Gorbachev Visit Highlights UW Internationalization Efforts
By Tom Buchanan, President, University of Wyoming
One of the iconic images of the Cold War era is U.S. President Ronald Reagan challenging Soviet leader Mikhail Gorbachev to "Tear down this wall!" during a speech in 1987 near the Berlin Wall. A series of startling events soon followed, including the collapse of the Soviet Union itself, dramatically altering the course of world history. Those of us who grew up in the decades after World War II appreciate the monumental significance of those events.
A new generation of students has entered college, never having experienced what it was like living all those years under the tensions that existed between the two world superpowers or how startling it was to hear a Soviet leader advocating "glasnost" or openness. That's one of the reasons that, when I learned that Gorbachev was planning to be in North America this fall, we pursued the opportunity to invite him to Wyoming.
Mikhail Gorbachev's appearance at the University of Wyoming on Oct. 14 is part of our ongoing efforts to provide meaningful internationalization experiences for our students, faculty and the residents of Wyoming.
It's not that our UW students don't get the importance of global awareness. In fact, many of our expanded internationalization efforts were in response to student demands. Our students understand that Wyoming is affected by events such as increased energy demands in China, or the economic turmoil in Greece. Through the emergence of social media and the power of the Internet, this generation of students has witnessed in real time such events the first pro-democracy protests that led to the "Arab Spring" that swept across North Africa into the Middle East.
Today's UW students want more opportunities to study abroad and seek out interaction with people from other countries. They want to learn more about global issues by taking international studies courses in such areas as economics, agriculture, and energy markets. Enrollment is increasing in Arabic and Chinese language courses, along with traditional language offerings. Our faculty recognizes the value of conducting research in key locations around the world. Many faculty members have persuaded influential visiting scholars to come to Wyoming to share their insights and experiences through public speeches and class lectures.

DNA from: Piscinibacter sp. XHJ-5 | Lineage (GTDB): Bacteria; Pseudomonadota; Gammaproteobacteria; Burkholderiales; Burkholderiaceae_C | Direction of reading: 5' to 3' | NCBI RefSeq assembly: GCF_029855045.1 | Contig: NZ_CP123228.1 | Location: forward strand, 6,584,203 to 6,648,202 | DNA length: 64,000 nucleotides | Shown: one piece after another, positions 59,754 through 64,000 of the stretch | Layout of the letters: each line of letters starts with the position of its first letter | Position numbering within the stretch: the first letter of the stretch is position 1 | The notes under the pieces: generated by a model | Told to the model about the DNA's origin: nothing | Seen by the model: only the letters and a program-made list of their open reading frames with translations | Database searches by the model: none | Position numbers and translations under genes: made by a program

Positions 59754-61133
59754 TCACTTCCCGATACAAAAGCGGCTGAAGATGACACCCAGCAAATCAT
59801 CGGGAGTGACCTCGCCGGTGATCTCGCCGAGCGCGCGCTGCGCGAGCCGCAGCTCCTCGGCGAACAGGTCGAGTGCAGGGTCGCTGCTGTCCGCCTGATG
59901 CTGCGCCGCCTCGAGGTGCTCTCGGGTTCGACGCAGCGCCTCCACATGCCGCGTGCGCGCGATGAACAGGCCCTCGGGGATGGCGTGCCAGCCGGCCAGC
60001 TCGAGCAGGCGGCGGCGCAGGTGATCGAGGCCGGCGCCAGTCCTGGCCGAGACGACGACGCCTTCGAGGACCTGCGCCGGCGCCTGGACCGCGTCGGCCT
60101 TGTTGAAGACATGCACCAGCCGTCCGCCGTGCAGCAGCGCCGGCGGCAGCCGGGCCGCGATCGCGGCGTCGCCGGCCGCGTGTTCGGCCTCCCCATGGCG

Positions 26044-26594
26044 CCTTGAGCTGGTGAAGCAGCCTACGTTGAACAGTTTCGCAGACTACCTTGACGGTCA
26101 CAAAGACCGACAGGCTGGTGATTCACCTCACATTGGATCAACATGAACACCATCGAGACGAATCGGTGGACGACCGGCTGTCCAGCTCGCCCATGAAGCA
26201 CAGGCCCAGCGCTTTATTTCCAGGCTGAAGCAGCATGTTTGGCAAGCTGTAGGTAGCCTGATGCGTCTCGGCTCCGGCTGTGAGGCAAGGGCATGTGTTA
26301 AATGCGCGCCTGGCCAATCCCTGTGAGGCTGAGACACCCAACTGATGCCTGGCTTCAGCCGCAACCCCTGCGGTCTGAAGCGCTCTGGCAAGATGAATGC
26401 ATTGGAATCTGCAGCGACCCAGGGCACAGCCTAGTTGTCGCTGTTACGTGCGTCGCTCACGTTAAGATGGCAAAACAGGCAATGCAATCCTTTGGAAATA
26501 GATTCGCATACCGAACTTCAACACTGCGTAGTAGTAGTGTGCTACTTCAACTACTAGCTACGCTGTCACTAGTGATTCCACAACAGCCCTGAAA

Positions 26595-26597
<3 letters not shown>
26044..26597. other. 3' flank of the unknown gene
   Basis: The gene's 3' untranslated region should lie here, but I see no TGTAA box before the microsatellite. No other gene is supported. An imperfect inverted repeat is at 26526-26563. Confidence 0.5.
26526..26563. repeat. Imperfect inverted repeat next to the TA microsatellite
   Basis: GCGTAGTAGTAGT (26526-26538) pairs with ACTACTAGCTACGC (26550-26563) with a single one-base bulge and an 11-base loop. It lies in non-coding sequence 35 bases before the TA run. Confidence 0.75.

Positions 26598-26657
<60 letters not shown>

Just this September, I attended a forum on campus led by Gordon Gray, the United States Ambassador to Tunisia, who had witnessed the massive protests that launched the "Arab Spring" rebellion that led to the ousting of that nation's president. The thoughtful, knowledgeable questions our students posed to the ambassador demonstrated the high level of understanding our UW students have about an important international issue.
You can go to the websites of many colleges and universities, and you'll see they are saying the same things about the importance of including internationalization in their strategic planning efforts. But what you don't often see is a commitment to bring about these initiatives. At UW, there are more than 750 students representing 94 nations. They add an enriching cultural texture to our campus, often sharing their cultural heritage through special events such as international week, talent shows, and international cuisine nights.
We support a speakers' series in which international scholars interact with students and residents at Wyoming community colleges. Last year, more than 1,700 people attended the programs, organized by our International Studies office.
Donors such as former Vice President Dick Cheney and his wife, Lynne, and many others have contributed funding to support study abroad. Last year, more than 300 UW students studied at 37 countries around the world. UW partners with more than 400 exchange sites or study abroad programs, allowing students to go almost anywhere in the world and study in English or in a foreign language.
In my State of the University remarks this fall, I announced UW's commitment to participate in a two-year internationalization laboratory at the invitation of the American Council on Education. Both inside and outside of the classroom, we strive to contribute to our students' understanding of international affairs and prepare them for careers in the global workplace.
After we announced Gorbachev's appearance, it has been heartening to learn that students at Wyoming's community colleges and people from throughout the Front Range are making plans to come to Laramie to attend this landmark event. We have heard from parents who plan to bring their middle school-aged children to listen to President Gorbachev's remarks. What we know is that our commitments to internationalization appear to be shared by many.
We invite everyone to join us for the Gorbachev's public event on Friday, Oct. 14, at 3:30 p.m. in the Arena-Auditorium.
More details about Gorbachev's appearance at UW can be found at www.uwyo.edu/uw/news/index.html under Top Stories.